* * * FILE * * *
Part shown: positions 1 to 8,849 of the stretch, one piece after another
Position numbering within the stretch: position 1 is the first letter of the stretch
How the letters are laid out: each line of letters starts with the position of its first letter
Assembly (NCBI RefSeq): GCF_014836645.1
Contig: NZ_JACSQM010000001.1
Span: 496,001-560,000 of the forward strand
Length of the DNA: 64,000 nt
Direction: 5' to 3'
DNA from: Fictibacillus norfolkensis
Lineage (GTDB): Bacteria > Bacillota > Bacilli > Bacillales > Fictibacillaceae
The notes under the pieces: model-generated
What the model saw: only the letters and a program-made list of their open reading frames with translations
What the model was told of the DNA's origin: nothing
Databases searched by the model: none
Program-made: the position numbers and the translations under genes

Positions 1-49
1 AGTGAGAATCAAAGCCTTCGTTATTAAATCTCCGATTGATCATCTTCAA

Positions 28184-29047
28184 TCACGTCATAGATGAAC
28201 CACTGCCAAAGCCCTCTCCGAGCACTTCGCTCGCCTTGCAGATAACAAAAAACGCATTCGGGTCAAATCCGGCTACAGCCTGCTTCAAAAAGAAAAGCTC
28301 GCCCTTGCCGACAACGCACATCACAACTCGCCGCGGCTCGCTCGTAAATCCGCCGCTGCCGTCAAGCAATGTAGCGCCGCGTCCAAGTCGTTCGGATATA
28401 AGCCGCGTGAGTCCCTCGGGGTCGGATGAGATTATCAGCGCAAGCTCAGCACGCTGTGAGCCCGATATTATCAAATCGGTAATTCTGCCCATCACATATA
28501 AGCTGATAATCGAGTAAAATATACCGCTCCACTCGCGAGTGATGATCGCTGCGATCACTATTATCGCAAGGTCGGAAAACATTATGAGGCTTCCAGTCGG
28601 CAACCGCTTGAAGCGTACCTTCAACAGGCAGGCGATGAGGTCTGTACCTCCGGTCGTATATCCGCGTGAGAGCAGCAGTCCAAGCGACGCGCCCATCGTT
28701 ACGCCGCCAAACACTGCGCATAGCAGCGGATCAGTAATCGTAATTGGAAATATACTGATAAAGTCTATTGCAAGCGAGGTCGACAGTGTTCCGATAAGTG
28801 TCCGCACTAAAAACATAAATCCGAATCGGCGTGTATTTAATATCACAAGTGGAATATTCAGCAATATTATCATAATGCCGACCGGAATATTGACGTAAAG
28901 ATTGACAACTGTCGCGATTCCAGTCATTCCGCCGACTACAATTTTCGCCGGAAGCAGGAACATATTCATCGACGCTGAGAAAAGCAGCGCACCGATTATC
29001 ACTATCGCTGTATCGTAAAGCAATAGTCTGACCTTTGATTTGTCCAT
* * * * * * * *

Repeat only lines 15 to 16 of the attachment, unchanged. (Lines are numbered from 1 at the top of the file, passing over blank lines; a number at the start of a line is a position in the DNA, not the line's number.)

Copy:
Program-made: the position numbers and the translations under genes

Positions 1-49